The pancreas is the major organ in the abdomen producing digestive enzymes. These enzymes in their activated form break down the complex molecular structure of proteins, lipids and carbohydrates to yield simple amino acids, mono- and diglycerides plus glucose and fructose for subsequent absorption in the small intestine. This process takes place in the upper small intestine. The pancreatic enzymes are activated in the duodenum, where their action begins.
There are a number of protective mechanisms that prevent the pancreas from autodigestion by these powerful enzymes. Trypsinogen and the other proteolytic enzymes are secreted in their inactive form and do not become activated until they reach the duodenal lumen. The enzymes are formed in the acinar cells, and stored in zymogen granules within the cell. These membrane-lined granules protect the cell from any activated enzyme. Pancreatic acinar cells produce an antitrypsin molecule that further adds to the protection by an antagonist action on trypsin. Finally, the inactivated enzymes are secreted into the pancreatic ductules, are diluted by the richly alkaline fluid secreted by the ductular epithelium, and are rapidly propelled into the main pancreatic duct to be secreted into the duodenum, where they first come into contact with their specific activating factors (e.g. protein, carbohydrate, lipid).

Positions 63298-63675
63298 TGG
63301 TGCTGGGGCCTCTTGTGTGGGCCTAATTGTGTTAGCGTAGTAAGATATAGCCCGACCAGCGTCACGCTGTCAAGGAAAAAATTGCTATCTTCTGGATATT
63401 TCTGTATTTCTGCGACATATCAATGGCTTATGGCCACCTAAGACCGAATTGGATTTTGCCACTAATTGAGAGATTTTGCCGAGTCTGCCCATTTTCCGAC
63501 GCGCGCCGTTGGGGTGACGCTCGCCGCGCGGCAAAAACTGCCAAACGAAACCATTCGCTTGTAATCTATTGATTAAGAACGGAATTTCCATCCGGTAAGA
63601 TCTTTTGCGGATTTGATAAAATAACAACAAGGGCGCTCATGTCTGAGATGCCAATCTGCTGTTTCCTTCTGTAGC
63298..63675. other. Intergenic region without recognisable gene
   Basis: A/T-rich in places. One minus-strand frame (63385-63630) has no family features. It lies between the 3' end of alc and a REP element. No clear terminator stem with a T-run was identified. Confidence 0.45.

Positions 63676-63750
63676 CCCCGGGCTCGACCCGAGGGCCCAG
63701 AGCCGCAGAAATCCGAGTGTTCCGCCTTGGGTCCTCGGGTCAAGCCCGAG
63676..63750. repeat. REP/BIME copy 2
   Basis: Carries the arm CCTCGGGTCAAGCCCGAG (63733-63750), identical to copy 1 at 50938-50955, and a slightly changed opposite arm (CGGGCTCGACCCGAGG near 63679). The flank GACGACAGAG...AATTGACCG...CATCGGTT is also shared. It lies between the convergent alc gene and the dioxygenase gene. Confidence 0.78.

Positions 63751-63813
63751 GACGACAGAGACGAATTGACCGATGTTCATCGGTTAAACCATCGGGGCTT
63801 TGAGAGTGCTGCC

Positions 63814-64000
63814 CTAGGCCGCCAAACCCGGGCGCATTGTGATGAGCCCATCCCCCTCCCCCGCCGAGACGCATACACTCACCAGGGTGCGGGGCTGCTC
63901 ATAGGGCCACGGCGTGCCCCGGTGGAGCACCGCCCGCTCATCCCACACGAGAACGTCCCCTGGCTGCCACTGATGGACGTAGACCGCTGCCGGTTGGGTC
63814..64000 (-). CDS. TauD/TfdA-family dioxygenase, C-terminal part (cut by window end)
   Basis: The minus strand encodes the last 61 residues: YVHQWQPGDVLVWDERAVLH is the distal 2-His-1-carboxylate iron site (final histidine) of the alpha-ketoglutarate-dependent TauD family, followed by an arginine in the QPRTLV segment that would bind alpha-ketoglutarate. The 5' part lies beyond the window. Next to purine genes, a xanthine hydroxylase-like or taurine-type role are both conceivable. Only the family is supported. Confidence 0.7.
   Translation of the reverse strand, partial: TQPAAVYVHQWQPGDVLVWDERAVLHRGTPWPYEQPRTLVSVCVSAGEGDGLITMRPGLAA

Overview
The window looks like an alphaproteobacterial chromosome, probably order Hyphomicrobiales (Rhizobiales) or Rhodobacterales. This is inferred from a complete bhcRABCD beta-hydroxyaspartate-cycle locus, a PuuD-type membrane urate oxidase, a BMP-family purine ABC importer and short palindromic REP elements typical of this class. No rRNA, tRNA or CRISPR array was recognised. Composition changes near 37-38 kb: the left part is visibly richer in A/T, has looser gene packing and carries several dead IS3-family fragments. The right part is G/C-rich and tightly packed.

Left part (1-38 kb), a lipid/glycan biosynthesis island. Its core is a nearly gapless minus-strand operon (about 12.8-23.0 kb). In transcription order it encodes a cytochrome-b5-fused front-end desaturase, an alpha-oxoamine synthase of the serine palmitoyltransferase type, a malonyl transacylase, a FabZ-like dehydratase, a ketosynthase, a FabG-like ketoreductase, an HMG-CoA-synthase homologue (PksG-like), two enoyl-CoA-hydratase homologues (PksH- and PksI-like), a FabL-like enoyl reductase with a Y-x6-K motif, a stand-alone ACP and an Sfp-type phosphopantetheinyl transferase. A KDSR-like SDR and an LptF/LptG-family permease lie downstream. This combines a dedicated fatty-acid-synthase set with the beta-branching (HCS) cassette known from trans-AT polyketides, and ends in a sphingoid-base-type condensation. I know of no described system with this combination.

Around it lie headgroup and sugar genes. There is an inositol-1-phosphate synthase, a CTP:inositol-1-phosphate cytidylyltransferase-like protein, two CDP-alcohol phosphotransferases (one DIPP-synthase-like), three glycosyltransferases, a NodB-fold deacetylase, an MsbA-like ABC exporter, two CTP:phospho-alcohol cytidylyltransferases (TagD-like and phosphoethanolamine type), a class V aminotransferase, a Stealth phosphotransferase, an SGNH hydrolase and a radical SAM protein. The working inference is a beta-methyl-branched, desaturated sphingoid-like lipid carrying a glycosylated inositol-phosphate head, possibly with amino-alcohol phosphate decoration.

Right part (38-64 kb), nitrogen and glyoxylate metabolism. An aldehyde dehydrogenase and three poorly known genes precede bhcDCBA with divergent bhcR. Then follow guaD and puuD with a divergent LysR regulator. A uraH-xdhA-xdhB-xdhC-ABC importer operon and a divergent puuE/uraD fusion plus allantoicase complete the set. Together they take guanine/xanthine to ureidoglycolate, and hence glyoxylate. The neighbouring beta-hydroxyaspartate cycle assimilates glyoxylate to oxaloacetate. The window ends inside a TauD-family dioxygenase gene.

Inappropriate activation of trypsinogen to trypsin within the pancreatic parenchyma will give rise to trypsin autodigestion of the pancreas and result in acute pancreatitis. It has been demonstrated that alcohol produces direct chemical damage to pancreatic acinar cells, particularly the membranes of the zymogen granules, thus allowing leakage of trypsinogen into the cell cytoplasm. Consequently, activation of the enzymes may occur, resulting in activation of an inflammatory cascade. Viral infections and drugs may have a similar mode of action. Gallstones cause pancreatitis when they pass from the gall bladder to the bile duct and then through the sphincter of Oddi into the duodenum (Endoscopic retrograde cholangiogram demonstrating the biliary system in a patient who presented with gallstone pancreatitis. The cholangiogram shows multiple small gallstones in the gall bladder and bile duct. Passage of one or more of the gallstones into the duodenum induced pancreatitis.). In some patients, there is a transient impaction of the stone at the sphincter. This may well result in abnormal motility of the sphincter, which raises the pressure within the pancreatic duct and retards flow. The elevated pancreatic duct pressure may cause some back pressure on the acinar cells, which in itself may cause their damage and re-activate trypsinogen. Another factor may be the back-flow of duodenal juice, which may be associated with sphincter dysmotility and further enhance trypsinogen activation within the pancreas.